The various social, economic and labour market restrictions to slow the spread of COVID-19, and government support packages to mitigate their impact, have had wide ranging effects on the labour market which can be observed through the range of existing labour market statistics. Similarly, the nature and timing of the implementation of restrictions, and efforts to progressively relax and lift them (or, at times, reimpose them), have differed across countries (and sometimes across states or regions).
Employment and unemployment: an international perspective
Comparing Australian, US and Canadian labour market measures
In addition to their experiences with COVID-19 being different to Australia, there are some key differences in the approach used in the US and Canada to classify people who have been stood down and are not working for a short period, compared to Australia and other OECD countries. For further information on these differences, see Employment and Unemployment: An International perspective.
Additional estimates are provided to support more effective comparisons with the US and Canadian estimates from April to July. The differences in the treatment of stood-down workers are usually not material to cross country comparisons, but at a time of major shutdown in the economy, where large numbers of people have been stood down, they become important.
Table 1 shows that the unemployment rate in the US rose sharply between February and April (from 3.5% to 14.7%), before steadily decreasing to 8.4% in August. In Canada, the unemployment rate also rose sharply between February and April (from 5.6% to 13.0%), and increased again in May. It has since fallen, from 13.7% in May to 10.2% in August.
In contrast, the official unemployment rate in Australia increased in each month between March and July (to 7.5%), before decreasing to 6.8% in August. However, the additional comparison rates in this article have, like in the US, been decreasing since April. For example, if people working zero hours who indicated they had been 'stood down' (Group 1) were added to the unemployed estimate, the comparative rate in Australia would have increased from 5.1% in February to 9.5% in April, before falling to 7.3% in August. Similarly, if including 'Group 2', the comparative rate in Australia would have increased to 11.8% in April, before falling to 7.9% by August.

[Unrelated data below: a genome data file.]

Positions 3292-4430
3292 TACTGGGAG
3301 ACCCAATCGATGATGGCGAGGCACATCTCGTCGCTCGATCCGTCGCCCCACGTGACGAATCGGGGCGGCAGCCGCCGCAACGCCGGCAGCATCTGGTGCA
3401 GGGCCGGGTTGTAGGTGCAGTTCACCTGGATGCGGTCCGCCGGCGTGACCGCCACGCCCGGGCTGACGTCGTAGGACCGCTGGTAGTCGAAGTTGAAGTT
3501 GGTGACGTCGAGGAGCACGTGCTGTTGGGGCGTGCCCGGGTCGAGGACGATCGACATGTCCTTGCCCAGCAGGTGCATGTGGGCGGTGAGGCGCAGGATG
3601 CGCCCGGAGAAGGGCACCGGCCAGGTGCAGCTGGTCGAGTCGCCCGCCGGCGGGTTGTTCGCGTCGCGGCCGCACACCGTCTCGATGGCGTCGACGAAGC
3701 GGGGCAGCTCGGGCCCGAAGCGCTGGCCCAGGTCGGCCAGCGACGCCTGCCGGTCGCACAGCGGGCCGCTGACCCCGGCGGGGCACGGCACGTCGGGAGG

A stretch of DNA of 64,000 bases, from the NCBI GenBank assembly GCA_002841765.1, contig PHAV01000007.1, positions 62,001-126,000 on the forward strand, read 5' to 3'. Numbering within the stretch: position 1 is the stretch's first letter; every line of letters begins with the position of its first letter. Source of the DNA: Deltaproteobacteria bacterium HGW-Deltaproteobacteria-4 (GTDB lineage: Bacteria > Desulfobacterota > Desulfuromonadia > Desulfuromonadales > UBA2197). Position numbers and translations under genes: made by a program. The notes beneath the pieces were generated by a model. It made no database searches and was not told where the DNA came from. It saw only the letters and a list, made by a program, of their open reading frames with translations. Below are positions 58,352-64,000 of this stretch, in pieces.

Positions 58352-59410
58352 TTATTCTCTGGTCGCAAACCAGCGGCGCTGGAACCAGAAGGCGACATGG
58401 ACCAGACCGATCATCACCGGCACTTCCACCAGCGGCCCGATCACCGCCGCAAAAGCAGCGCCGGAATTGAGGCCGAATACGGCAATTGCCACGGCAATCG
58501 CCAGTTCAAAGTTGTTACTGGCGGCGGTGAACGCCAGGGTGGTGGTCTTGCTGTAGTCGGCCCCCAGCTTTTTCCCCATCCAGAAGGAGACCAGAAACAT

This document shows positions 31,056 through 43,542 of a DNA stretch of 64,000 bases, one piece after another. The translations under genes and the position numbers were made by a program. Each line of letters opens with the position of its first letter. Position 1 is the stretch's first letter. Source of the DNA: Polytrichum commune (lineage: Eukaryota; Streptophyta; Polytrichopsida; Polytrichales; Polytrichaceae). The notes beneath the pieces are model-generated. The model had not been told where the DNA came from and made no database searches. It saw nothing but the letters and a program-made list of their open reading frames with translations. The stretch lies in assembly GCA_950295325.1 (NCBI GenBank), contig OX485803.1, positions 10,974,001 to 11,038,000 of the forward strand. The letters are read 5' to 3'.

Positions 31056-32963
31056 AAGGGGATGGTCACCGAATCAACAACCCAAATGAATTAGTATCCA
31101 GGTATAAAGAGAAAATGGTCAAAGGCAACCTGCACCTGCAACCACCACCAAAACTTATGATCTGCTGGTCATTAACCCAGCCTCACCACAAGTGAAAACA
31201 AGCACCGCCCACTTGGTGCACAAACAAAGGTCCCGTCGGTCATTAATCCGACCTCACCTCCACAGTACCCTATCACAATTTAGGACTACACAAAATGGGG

Changes in the official participation rates were more consistent over the period, although the US and Canada both reported their lowest estimate in April, compared to May for Australia.
|Feb-20||Mar-20||Apr-20||May-20||Jun-20||Jul-20||Aug-20||Jul to Aug change||Feb to Aug change|
|Australia (plus employed people in Group 1)||696,900||724,500||1,253,500||1,061,100||1,069,100||1,051,800||987,500||-64,300||290,600|
|Australia (plus employed people in Group 2)||689,500||743,200||1,560,00||1,233,100||1,170,600||1,117,300||1,073,600||-43,700||384,100|
|Canada (includes temporary layoffs)||1,113,800||1,547,000||2,418,300||2,619,200||2,452,600||2,183,600||2,046,900||-136,700||932,200|
|United States (includes temporary layoffs)||5,787,000||7,140,000||23,078,000||20,985,000||17,750,000||16,338,000||13,550,000||-2,788,000||7,763,000|
|Australia||5.1%||5.2%||6.4%||7.1%||7.4%||7.5%||6.8%||-0.7 pts||1.7 pts|
|Australia (including employed people in Group 1)||5.1%||5.3%||9.5%||8.1%||8.0%||7.8%||7.3%||-0.5 pts||2.2 pts|
|Australia (including employed people in Group 2)||5.0%||5.4%||11.8%||9.5%||8.8%||8.3%||7.9%||-0.3 pts||2.9 pts|
|Canada||5.6%||7.8%||13.0%||13.7%||12.3%||10.9%||10.2%||-0.7 pts||4.6 pts|
|United States||3.5%||4.4%||14.7%||13.3%||11.1%||10.2%||8.4%||-1.8 pts||4.9 pts|
|Canada||65.5%||63.5%||59.8%||61.4%||63.8%||64.3%||64.6%||0.3 pts||-0.9 pts|
|United States||63.4%||62.7%||60.2%||60.8%||61.5%||61.4%||61.7%||0.3 pts||-1.7 pts|
Source: ABS 6202.0 Table 1 (Unemployed), ABS 6291.0.55.001 datacube EM2a (Group 2) and Unpublished data (Group 1); Statistics Canada; US Bureau of Labor Statistics.
'Group 1' refers to employed people working zero hours who indicated they were 'stood down'. 'Group 2' refers to employed people working zero hours who indicated they had 'no work, not enough work available or were stood down'. Group 1 and Group 2 have had a basic seasonal adjustment applied. The 'seasonally adjusted' estimates for Group 1 and Group 2 are (separately) calculated by taking the original estimate for the current month and subtracting the original estimate for the same month of the previous year. As a result, estimates for February for Group 2 are lower than the unemployment rate and lower than for Group 1.
Group 2 is one of the groups included in the composite measure that Commonwealth Treasury has produced, termed the 'effective unemployment rate'. Information on how to calculate the measure can be found in the July issue of this release.
The US Bureau of Labor Statistics noted that some people on temporary layoff were not classified as such and the unemployment rate could have been up to 0.7 pts higher in August (1 pt higher in July, almost 1 pt higher in June, 3 pts higher in May, and 5 pts higher in April).